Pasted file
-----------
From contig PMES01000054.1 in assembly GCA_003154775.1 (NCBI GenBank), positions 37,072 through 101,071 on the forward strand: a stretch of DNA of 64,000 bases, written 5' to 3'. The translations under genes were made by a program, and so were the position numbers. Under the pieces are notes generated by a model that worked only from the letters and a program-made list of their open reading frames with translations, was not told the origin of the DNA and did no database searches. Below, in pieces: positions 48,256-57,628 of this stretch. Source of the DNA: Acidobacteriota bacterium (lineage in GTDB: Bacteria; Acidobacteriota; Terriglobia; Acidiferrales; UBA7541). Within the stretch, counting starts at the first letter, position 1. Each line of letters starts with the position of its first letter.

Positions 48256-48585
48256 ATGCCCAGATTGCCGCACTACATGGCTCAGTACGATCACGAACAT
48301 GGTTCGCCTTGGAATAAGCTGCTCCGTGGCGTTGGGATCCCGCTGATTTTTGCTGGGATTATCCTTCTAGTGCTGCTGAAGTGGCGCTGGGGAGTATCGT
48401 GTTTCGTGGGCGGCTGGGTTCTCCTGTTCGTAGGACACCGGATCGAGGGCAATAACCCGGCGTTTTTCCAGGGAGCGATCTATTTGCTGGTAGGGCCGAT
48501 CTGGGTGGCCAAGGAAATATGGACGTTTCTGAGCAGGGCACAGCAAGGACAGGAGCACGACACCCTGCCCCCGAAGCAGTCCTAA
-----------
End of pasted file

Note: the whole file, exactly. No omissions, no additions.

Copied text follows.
From contig PMES01000054.1 in assembly GCA_003154775.1 (NCBI GenBank), positions 37,072 through 101,071 on the forward strand: a stretch of DNA of 64,000 bases, written 5' to 3'. The translations under genes were made by a program, and so were the position numbers. Under the pieces are notes generated by a model that worked only from the letters and a program-made list of their open reading frames with translations, was not told the origin of the DNA and did no database searches. Below, in pieces: positions 48,256-57,628 of this stretch. Source of the DNA: Acidobacteriota bacterium (lineage in GTDB: Bacteria; Acidobacteriota; Terriglobia; Acidiferrales; UBA7541). Within the stretch, counting starts at the first letter, position 1. Each line of letters starts with the position of its first letter.

Positions 48256-48585
48256 ATGCCCAGATTGCCGCACTACATGGCTCAGTACGATCACGAACAT
48301 GGTTCGCCTTGGAATAAGCTGCTCCGTGGCGTTGGGATCCCGCTGATTTTTGCTGGGATTATCCTTCTAGTGCTGCTGAAGTGGCGCTGGGGAGTATCGT
48401 GTTTCGTGGGCGGCTGGGTTCTCCTGTTCGTAGGACACCGGATCGAGGGCAATAACCCGGCGTTTTTCCAGGGAGCGATCTATTTGCTGGTAGGGCCGAT
48501 CTGGGTGGCCAAGGAAATATGGACGTTTCTGAGCAGGGCACAGCAAGGACAGGAGCACGACACCCTGCCCCCGAAGCAGTCCTAA